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Why doesn't JUnit provide assertNotEquals methods?

Posted by: admin November 2, 2017 Leave a comment


Does anybody know why JUnit 4 provides assertEquals(foo,bar) but not assertNotEqual(foo,bar) methods?

It provides assertNotSame (corresponding to assertSame) and assertFalse (corresponding to assertTrue), so it seems strange that they didn’t bother including assertNotEqual.

By the way, I know that JUnit-addons provides the methods I’m looking for. I’m just asking out of curiosity.


I’d suggest you use the newer assertThat() style asserts, which can easily describe all kinds of negations and automatically build a description of what you expected and what you got if the assertion fails:

assertThat(objectUnderTest, is(not(someOtherObject)));
assertThat(objectUnderTest, not(someOtherObject));
assertThat(objectUnderTest, not(equalTo(someOtherObject)));

All three options are equivalent, choose the one you find most readable.

To use the simple names of the methods (and allow this tense syntax to work), you need these imports:

import static org.junit.Assert.*;
import static org.hamcrest.CoreMatchers.*;


There is an assertNotEquals in JUnit 4.11: https://github.com/junit-team/junit/blob/master/doc/ReleaseNotes4.11.md#improvements-to-assert-and-assume

import static org.junit.Assert.assertNotEquals;


I wonder same. The API of Assert is not very symmetric; for testing whether objects are the same, it provides assertSame and assertNotSame.

Of course, it is not too long to write:


With such an assertion, the only informative part of the output is unfortunately the name of the test method, so descriptive message should be formed separately:

String msg = "Expected <" + foo + "> to be unequal to <" + bar +">";
assertFalse(msg, foo.equals(bar));

That is of course so tedious, that it is better to roll your own assertNotEqual. Luckily in future it will maybe be part of the JUnit: JUnit issue 22


I’d argue that the absence of assertNotEqual is indeed an asymmetry and makes JUnit a bit less learnable. Mind that this is a neat case when adding a method would diminish the complexity of the API, at least for me: Symmetry helps ruling the bigger space.
My guess is that the reason for the omission may be that there are too few people calling for the method. Yet, I remember a time when even assertFalse did not exist; hence, I have a positive expectation that the method might eventually be added, given that it is not a difficult one; even though I acknowledge that there are numerous workarounds, even elegant ones.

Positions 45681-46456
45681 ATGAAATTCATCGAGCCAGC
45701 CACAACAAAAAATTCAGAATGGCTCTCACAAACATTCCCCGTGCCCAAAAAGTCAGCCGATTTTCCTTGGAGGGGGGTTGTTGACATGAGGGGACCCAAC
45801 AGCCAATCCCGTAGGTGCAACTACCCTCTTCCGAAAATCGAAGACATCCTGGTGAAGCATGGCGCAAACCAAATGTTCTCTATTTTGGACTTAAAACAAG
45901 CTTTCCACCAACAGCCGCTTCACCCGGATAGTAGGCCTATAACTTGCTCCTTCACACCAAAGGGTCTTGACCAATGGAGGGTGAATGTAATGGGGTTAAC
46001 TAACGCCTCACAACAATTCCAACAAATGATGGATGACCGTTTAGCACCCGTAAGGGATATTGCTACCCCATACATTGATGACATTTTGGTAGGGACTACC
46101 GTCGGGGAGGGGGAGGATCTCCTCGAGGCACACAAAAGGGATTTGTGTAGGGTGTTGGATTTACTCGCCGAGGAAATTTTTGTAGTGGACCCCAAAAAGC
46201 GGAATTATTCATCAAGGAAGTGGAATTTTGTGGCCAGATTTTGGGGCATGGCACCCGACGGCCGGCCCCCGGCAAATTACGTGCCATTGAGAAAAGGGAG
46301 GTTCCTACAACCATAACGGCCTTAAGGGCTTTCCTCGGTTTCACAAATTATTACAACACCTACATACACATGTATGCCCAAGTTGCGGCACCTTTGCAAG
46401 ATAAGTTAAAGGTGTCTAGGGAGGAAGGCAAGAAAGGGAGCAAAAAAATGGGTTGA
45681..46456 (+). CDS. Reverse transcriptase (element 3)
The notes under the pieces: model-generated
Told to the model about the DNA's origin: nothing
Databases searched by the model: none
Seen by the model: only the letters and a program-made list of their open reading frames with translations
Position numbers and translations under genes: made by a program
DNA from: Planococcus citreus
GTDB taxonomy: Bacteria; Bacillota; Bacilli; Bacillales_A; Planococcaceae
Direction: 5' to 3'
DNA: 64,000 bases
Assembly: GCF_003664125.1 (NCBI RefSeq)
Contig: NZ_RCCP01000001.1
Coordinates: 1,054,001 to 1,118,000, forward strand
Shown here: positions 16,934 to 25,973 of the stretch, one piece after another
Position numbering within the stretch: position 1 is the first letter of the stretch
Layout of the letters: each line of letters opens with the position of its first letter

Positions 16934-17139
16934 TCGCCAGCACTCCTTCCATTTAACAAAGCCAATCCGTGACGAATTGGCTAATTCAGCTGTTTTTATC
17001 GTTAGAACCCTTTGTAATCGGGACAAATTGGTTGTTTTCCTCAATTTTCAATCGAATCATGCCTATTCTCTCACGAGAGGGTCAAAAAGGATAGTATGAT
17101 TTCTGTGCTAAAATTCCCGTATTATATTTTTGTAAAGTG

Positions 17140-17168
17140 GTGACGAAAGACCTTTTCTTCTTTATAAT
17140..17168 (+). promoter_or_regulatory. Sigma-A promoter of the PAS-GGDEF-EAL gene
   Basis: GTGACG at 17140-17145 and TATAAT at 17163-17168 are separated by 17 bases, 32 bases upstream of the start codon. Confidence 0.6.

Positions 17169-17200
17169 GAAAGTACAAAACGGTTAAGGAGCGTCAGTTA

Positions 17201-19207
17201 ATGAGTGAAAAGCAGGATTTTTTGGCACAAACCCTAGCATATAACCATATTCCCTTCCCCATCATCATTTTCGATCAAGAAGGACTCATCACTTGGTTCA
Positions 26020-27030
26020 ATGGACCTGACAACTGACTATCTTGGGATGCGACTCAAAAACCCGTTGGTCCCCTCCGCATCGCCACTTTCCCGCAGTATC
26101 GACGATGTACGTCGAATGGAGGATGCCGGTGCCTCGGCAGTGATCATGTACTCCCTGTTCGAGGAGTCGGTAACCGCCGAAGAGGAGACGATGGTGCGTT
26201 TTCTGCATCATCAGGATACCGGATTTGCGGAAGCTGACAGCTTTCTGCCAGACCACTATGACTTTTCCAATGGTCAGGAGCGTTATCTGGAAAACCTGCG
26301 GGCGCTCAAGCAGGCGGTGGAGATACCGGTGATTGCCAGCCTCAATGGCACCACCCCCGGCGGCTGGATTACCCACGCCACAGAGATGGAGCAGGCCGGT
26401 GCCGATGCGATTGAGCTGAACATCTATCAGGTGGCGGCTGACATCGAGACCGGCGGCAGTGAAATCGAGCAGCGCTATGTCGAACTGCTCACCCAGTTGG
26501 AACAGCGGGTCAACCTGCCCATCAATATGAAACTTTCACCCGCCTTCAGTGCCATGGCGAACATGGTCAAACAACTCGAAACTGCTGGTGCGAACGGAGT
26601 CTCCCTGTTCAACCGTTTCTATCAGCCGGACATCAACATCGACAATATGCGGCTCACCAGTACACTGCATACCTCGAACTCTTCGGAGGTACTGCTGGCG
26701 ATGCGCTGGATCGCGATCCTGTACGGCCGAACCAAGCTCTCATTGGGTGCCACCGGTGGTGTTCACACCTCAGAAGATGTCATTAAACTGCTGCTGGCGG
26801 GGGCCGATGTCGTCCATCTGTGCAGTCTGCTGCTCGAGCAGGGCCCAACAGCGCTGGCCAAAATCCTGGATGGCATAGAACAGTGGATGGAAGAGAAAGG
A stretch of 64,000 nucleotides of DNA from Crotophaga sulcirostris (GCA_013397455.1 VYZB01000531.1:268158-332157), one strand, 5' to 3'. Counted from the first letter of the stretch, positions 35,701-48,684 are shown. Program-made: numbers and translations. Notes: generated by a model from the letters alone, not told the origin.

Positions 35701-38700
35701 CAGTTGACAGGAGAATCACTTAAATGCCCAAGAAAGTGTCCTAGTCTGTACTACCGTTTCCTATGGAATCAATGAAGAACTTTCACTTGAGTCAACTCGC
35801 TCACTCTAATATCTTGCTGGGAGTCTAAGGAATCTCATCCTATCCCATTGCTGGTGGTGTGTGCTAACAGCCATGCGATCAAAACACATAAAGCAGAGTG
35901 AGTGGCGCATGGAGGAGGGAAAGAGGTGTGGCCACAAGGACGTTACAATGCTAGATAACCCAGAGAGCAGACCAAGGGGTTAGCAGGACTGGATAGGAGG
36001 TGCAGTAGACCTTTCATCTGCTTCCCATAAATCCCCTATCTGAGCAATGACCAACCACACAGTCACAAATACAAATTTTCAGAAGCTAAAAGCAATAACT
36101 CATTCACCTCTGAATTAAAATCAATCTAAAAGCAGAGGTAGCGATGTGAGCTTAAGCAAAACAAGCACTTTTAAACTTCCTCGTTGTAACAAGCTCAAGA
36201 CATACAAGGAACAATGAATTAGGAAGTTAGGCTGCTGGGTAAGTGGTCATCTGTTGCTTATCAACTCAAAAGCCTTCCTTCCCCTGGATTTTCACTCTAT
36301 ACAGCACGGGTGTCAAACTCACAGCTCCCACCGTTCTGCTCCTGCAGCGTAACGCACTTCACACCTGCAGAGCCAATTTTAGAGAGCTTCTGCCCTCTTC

I’m coming to this party pretty late but I have found that the form:

static void assertTrue(java.lang.String message, boolean condition) 

can be made to work for most ‘not equals’ cases.

int status = doSomething() ; // expected to return 123
assertTrue("doSomething() returned unexpected status", status != 123 ) ;


The obvious reason that people wanted assertNotEquals() was to compare builtins without having to convert them to full blown objects first:

Verbose example:

assertThat(1, not(equalTo(Integer.valueOf(winningBidderId))));


assertNotEqual(1, winningBidderId);

Sadly since Eclipse doesn’t include JUnit 4.11 by default you must be verbose.

Caveat I don’t think the ‘1’ needs to be wrapped in an Integer.valueOf() but since I’m newly returned from .NET don’t count on my correctness.


I am working on JUnit in java 8 environment, using jUnit4.12

for me: compiler was not able to find the method assertNotEquals, even when I used
import org.junit.Assert;

So I changed
assertNotEquals("addb", string);
Assert.assertNotEquals("addb", string);

So if you are facing problem regarding assertNotEqual not recognized, then change it to Assert.assertNotEquals(,); it should solve your problem


It’s better to use the Hamcrest for negative assertions rather than assertFalse as in the former the test report will show a diff for the assertion failure.

If you use assertFalse, you just get an assertion failure in the report. i.e. lost information on cause of the failure.


Modulo API consistency, why JUnit didn’t provide assertNotEquals() is the same reason why JUnit never provided methods like

  • assertStringMatchesTheRegex(regex, str) vs. assertStringDoesntMatchTheRegex(regex, str)
  • assertStringBeginsWith(prefix, str) vs. assertStringDoesntBeginWith(prefix, str)

i.e. there’s no end to providing a specific assertion methods for the kinds of things you might want in your assertion logic!

Far better to provide composable test primitives like equalTo(...), is(...), not(...), regex(...) and let the programmer piece those together instead for more readability and sanity.